League of Legends features a large number of things a player interacts with at any given moment. Champions with unique abilities that all need to be usable and clear, an in-game shop, in-game UI, champion UI, navigation, in world VFX, and much more. If you find yourself working on in-game UX you could be touching any number of these things. At Riot you’d generally be working in collaboration with an amazing team of game designers, artists, visual designers, engineers, writers, and more to achieve the desired design outcomes.
As an example, while working on Kayn, a champion in League, I worked with an incredibly talented champion designer, VFX artist, character artist, and engineer just to get the experience around one of his abilities feeling right. Kayn has a transformation moment in the game, where you evolve to permanently alter the rest of his game-play. In this moment a new UI state appears and needs to both be immediately visible and not interrupt game-play. Getting this balance right took a lot of sketching, ideation, and prototyping — which isn’t very different than solving most other UX problems. It’s all thinking about the champion designer’s desired outcome, sketching out potential solutions to solve the problem, and then ideating and prototyping to refine that solution. All of the processes and tools were the same I’d used to solve completely non-game related UX problems.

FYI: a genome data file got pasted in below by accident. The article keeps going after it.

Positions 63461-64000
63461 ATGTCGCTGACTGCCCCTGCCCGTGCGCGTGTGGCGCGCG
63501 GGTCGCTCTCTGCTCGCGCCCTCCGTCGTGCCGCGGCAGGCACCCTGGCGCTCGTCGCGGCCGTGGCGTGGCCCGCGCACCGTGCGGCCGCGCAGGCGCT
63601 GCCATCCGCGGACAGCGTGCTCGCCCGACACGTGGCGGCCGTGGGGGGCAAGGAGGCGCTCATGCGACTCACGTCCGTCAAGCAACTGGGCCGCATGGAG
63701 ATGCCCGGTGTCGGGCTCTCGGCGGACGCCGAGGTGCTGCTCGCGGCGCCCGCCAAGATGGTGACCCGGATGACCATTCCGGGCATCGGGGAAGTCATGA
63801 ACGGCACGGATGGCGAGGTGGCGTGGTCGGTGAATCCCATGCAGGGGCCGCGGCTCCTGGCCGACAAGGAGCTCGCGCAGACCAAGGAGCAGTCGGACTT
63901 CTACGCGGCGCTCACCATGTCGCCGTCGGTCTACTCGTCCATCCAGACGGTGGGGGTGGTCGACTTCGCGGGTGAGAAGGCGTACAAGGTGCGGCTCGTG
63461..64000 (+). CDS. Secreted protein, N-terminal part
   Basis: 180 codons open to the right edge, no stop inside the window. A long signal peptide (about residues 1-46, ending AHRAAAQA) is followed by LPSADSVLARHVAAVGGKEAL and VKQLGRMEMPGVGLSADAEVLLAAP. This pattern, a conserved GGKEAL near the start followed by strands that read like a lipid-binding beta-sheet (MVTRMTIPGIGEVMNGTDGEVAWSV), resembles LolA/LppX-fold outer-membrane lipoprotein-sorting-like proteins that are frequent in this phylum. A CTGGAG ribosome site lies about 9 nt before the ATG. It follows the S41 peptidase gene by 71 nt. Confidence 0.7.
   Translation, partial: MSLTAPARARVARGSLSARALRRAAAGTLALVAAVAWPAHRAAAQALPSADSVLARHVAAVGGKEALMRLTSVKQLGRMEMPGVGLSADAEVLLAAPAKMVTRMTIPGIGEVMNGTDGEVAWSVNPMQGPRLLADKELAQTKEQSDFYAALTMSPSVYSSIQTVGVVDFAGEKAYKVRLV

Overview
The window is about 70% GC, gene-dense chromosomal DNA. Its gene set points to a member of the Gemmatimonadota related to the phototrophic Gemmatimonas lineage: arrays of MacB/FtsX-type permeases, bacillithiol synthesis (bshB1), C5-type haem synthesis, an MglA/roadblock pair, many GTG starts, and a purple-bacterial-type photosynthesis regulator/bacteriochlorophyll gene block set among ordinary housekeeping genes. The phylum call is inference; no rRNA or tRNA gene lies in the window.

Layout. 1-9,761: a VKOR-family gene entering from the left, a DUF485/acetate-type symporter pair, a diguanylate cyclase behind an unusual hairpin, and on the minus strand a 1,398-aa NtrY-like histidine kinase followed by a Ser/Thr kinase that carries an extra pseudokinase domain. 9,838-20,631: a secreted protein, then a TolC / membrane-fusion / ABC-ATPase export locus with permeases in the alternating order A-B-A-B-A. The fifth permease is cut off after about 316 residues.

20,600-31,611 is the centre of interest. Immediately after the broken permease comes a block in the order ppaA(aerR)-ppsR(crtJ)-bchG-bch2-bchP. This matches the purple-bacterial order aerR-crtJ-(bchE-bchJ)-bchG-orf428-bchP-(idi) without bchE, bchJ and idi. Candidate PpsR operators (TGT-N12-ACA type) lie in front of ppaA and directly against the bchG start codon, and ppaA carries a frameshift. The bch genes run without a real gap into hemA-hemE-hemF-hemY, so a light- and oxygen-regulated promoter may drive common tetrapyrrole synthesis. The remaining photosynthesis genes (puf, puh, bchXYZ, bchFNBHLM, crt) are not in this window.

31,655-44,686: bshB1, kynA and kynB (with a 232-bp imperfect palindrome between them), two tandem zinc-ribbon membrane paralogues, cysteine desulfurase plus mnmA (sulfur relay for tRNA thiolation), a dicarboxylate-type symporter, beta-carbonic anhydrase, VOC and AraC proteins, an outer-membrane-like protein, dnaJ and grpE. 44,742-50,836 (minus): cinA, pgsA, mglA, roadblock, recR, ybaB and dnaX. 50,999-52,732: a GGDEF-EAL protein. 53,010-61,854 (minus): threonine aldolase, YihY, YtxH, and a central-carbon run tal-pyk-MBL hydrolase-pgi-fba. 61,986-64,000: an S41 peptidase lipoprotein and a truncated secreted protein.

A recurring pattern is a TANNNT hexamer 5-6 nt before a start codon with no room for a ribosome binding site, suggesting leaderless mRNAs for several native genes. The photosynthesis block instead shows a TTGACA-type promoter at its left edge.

Around-Game — Matt Agnello
Games don’t just begin and end at the start screen anymore. A significant chunk of the game experience happens outside of the moment-to-moment gameplay, and players’ expectations have risen every year. At Riot we call this the “around-game experience,” although we very much believe that the around-game, and in-game experiences are really a single cohesive experience.
Similarly to in-game, UX designers working on around-game experiences collaborate heavily with game designers, artists, engineers, and many more talented developers. There are interesting problems like partying up, progression, battle passes, identity customization, friends lists, and even things like monetization. Around-game UX designers could find themselves working on all of these areas and more.